Do you consider yourself an artist or a craftsman?
i've been called an artist, craftsman, artisan, designer, glass guy, glass technician, window builder and a glazier.  i take tremendous pride in my craftsmanship and as such i feel it is a great compliment to be considered a craftsman. However, when i am alone at the workbench or painting easel and the world dissolves around me, moments when i am lost in the high white noise of the creative process, locked into the immediate razzle-dazzle of a project, those are the times i feel i am closest to being an artist.  
What is your inspiration/influences?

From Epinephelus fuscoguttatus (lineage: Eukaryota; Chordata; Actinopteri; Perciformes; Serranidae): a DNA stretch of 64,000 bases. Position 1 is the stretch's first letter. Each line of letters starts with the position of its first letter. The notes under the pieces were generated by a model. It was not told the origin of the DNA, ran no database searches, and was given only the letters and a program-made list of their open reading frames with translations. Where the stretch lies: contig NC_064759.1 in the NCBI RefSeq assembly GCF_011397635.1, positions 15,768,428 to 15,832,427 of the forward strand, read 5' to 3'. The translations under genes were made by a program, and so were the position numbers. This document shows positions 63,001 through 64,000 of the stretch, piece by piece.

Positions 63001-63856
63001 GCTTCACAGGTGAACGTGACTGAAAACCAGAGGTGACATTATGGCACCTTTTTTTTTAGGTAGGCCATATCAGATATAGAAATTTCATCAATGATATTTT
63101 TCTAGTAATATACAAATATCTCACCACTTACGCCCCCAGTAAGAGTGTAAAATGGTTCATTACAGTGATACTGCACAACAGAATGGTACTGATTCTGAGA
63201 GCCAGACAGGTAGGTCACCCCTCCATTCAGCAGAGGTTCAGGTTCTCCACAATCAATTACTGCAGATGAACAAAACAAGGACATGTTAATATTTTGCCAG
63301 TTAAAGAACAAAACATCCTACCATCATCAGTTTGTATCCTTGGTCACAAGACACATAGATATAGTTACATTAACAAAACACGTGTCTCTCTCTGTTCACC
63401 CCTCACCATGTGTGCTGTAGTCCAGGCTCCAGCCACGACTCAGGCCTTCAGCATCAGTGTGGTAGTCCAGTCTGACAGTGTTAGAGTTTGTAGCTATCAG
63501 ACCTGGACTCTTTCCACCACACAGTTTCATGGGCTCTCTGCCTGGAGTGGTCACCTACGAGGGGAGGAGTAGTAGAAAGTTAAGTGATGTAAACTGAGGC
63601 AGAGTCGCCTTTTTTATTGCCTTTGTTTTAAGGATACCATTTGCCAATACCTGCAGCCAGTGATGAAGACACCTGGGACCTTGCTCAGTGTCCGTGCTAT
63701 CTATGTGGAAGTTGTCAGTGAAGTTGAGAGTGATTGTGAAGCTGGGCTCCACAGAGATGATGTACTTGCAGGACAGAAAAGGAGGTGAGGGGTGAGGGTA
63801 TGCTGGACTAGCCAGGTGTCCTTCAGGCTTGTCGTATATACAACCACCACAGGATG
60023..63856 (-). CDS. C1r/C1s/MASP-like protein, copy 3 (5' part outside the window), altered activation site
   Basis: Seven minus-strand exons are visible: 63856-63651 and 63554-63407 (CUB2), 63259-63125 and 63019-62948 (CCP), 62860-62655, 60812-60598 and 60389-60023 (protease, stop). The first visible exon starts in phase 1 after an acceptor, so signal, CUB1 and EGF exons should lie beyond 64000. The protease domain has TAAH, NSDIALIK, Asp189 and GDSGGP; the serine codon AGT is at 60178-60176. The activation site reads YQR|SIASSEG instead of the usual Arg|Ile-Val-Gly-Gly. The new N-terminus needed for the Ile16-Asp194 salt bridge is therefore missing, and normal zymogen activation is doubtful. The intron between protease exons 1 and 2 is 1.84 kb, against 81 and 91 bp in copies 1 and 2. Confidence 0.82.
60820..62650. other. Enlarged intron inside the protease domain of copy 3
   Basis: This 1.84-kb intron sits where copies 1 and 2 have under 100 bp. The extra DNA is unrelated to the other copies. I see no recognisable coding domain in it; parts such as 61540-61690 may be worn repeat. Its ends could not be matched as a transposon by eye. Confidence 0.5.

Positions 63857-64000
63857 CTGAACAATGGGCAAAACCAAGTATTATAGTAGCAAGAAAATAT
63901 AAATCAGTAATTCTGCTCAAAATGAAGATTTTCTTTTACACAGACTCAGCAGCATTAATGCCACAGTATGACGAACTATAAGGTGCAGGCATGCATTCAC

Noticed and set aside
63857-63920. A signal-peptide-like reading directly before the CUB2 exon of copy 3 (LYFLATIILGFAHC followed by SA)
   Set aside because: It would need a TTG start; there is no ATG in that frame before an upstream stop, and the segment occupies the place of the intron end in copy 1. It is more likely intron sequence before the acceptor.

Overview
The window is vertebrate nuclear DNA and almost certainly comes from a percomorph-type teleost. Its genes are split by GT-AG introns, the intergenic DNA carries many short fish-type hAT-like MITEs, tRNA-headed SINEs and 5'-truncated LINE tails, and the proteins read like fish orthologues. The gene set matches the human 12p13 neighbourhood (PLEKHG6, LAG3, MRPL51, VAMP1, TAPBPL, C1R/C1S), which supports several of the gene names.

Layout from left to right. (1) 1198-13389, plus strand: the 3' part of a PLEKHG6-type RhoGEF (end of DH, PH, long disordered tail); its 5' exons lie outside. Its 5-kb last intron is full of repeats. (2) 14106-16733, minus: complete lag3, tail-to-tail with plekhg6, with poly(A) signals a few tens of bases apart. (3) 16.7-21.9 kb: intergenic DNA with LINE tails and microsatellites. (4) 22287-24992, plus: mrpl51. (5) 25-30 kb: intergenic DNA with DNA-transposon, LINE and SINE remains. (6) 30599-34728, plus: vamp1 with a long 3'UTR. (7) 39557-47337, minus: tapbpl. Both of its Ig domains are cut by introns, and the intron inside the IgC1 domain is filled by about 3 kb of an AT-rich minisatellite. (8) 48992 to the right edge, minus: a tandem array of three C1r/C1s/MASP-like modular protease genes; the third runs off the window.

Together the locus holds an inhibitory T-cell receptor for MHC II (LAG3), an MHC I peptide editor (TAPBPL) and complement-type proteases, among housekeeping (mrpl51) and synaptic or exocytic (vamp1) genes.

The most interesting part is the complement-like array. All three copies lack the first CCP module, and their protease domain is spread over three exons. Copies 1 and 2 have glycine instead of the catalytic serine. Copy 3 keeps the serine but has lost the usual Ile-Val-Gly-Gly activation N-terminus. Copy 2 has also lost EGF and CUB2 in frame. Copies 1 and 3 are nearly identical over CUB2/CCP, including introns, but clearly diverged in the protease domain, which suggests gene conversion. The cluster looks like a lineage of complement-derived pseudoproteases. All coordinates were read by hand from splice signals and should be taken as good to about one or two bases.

We are each influenced by the beautiful strangeness surrounding us, each by our individual encounters, everything we see, read, hear or experience, by the lives we lead, the conversations we share and the people we meet. i find my inspiration in the abundance of love and the absurdities of life, by smokey Sadhu sunsets, my grandmother’s enchiladas, foot bridges in Vermont, my amazing wife and my beautiful son. i am inspired by the textures and patterns of the natural world, by spontaneity and intuition, by open roads, unknown horizons, intimate spaces and vast stretches of wilderness, by the laugh of children, a stranger’s smile, the roar of thunder and the screams of wild peacocks, by dirty history and clean knowledge, vagabond bliss and domestic equanimity, movement, kindness, quite minds, bold actions and odd silent moments.